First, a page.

This weekend, just days ahead of a primary that polls say he’ll win handily, Gov. Andrew Cuomo will take the wheel of Franklin D. Roosevelt’s refurbished 1932 Packard for a celebratory drive across the replacement for the old Tappan Zee Bridge.
The gleaming new two-span bridge formally was undertaken as a project of the state Thruway Authority. Politically, however, it’s the ultimate Andrew M. Cuomo Production, showcasing the governor at his hyper-focused, get-it-done best — and his blustering, dissembling worst.
The completion of the bridge, whose first span opened a year ago, is at least six months behind the schedule laid out in the Thruway’s original bond-offering statements. This isn’t outrageous by mega-project standards, though it doesn’t line up with Cuomo’s frequently repeated claim that the project is (miraculously) coming in both on time and on budget.
On the money side, Cuomo and the Thruway Authority skillfully managed expectations going into the project five years ago, combining the initial $3.14 billion design-build contract estimate with $800 million in never-fully specified contingencies to come up with an oft-cited $3.9 billion figure for the total cost.
A few months ago, however, the consortium building the bridge made known that it’ll seek $900 million in payments above the contract amounts, which would drive the net total well above $4 billion. And interest costs easily could add another $2 billion to the final price tag.
Five years into what he frequently boasts is the nation’s largest single infrastructure project, Cuomo still hasn’t laid out a full and detailed plan of how he intends to pay for it. The likely answer is hardly a mystery, though: Tolls probably will need to rise to at least $10 from the current $4.75 base for passenger cars, higher for commercial vehicles.
At least Tappan Zee commuters will see some value for that money. In contrast to the hemmed-in 1954 structure it’s replacing, the new bridge(s) will have considerably more traffic capacity (including breakdown lanes).
If the Thruway had taken the sensible step of raising tolls in stages — in, say, 50-cent annual increments starting in 2016 — it could already be taking in an added $40-$60 million a year in added revenues to pay off the looming bill. By promising to delay any toll hike for two more years, Cuomo is pushing costs into the future while perpetuating the politically self-serving fantasy that a multibillion-dollar infrastructure project can be accomplished at no visible direct cost to anyone.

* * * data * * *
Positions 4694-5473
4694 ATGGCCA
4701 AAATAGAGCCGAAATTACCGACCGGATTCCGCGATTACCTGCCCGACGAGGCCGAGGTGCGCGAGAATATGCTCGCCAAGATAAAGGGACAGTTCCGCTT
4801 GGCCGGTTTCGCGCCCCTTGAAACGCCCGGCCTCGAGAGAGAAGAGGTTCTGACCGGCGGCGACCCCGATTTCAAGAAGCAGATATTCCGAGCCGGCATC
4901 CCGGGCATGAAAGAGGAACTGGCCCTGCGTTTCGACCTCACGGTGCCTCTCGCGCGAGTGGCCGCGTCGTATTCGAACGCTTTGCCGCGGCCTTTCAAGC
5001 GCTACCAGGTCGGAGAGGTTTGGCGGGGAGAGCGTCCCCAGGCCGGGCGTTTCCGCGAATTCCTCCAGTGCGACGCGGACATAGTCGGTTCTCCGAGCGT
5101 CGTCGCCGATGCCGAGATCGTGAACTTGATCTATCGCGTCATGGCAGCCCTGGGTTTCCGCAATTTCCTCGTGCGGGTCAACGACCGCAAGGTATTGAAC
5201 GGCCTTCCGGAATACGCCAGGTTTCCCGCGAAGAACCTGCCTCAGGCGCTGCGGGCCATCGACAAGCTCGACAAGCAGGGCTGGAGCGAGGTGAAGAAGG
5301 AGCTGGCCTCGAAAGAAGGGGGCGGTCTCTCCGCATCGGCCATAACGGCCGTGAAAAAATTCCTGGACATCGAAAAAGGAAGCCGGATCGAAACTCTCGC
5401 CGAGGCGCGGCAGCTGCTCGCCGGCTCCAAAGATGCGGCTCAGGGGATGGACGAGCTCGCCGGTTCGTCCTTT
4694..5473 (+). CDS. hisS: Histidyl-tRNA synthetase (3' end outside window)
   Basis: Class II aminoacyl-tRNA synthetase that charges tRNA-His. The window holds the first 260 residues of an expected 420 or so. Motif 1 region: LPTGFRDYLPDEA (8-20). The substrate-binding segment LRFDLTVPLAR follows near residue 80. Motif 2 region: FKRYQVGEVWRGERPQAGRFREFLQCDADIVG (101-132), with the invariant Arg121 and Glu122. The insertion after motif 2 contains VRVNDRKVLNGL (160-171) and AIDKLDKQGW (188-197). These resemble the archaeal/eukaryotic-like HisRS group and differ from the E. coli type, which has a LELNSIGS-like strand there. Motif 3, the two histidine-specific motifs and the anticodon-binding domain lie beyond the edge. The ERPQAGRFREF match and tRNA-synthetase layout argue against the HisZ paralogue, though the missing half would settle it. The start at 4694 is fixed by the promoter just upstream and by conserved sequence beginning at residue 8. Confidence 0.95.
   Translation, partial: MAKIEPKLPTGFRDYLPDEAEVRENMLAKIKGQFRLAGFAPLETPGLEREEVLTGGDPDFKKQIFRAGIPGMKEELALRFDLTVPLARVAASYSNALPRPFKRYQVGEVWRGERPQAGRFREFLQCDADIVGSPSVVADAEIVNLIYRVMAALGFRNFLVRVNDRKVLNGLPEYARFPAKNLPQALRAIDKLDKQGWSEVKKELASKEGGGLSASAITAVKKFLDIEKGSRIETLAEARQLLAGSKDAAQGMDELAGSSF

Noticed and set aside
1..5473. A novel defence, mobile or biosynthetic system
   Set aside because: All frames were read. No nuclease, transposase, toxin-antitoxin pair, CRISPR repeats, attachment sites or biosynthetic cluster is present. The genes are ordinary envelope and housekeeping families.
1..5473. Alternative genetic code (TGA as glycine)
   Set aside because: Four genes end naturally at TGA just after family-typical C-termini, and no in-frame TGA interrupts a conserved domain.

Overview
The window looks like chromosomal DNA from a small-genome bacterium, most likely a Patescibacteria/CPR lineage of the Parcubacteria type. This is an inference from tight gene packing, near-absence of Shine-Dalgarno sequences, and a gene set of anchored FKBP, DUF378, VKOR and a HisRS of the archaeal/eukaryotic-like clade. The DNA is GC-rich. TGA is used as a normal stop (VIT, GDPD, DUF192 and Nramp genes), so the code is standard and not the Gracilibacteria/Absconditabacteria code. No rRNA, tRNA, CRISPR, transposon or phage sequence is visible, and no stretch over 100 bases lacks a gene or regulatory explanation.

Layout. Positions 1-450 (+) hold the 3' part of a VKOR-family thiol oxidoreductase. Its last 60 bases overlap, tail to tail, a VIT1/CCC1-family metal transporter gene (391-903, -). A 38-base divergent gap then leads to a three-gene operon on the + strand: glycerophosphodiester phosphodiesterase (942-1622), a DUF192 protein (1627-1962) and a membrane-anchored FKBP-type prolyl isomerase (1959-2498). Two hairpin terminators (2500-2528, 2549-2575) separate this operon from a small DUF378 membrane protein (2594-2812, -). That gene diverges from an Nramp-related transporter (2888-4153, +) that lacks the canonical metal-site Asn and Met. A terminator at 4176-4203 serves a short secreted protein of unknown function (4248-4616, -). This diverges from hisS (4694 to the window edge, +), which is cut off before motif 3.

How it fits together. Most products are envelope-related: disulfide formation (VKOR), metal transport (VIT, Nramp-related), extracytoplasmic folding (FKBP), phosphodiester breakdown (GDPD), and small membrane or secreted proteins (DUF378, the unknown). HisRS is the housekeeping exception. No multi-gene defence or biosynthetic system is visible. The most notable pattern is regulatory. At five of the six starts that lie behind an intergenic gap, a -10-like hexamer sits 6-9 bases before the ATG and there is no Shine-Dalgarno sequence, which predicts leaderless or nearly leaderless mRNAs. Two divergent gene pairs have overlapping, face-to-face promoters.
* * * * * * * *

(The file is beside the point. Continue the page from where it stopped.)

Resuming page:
This much, at least, already is set in precast concrete: Thanks to a last-minute provision in the state budget, the new Tappan Zee bridge officially will bear the name of the governor’s father, Mario M. Cuomo.
This is fitting in an ironic sense, since decisions made by Mario Cuomo have been haunting the Thruway Authority’s finances for nearly 30 years.
To close budget gaps at the start of his third term in 1991, the elder Cuomo (with legislative approval) forced a nearly debt-free Thruway system to issue $80 million in bonds to take over the money-losing New York State Barge Canal. Over the next 25 years, the Thruway Authority spent roughly $1 billion on the operating expenses and capital projects for what became the state Canal Corp.
Even with mounting maintenance costs, the old Tappan Zee Bridge spun off an annual surplus to the rest of the Thruway system. The more expensive replacement leaves the authority strapped for cash when its pavement conditions are seriously deteriorating and most of its other bridges date back to the 1950s.
Two years ago, Cuomo gave the Thruway some fiscal relief by shifting the Canal Corp. to yet another off-budget state entity he controls, the Power Authority. But at the same time, he withdrew state budget operating subsidies for the Thruway that he had established just a few years earlier.
Ultimately, no matter how the figures are sliced, a portion of whatever higher tolls (or taxes) needed to pay for the Governor Mario M. Cuomo Bridge will be traceable to the budgetary gimmickry of . . . Gov. Mario M. Cuomo.
Of course, this is the kind of detail lost on voters. For the current Gov. Cuomo, the bridge represents a triumph of political brand placement. Like the Coca Cola can in a movie scene — except much, much bigger.
This piece originally appeared in the New York Post
E.J. McMahon is research director of the Empire Center for Public Policy and an adjunct fellow at the Manhattan Institute.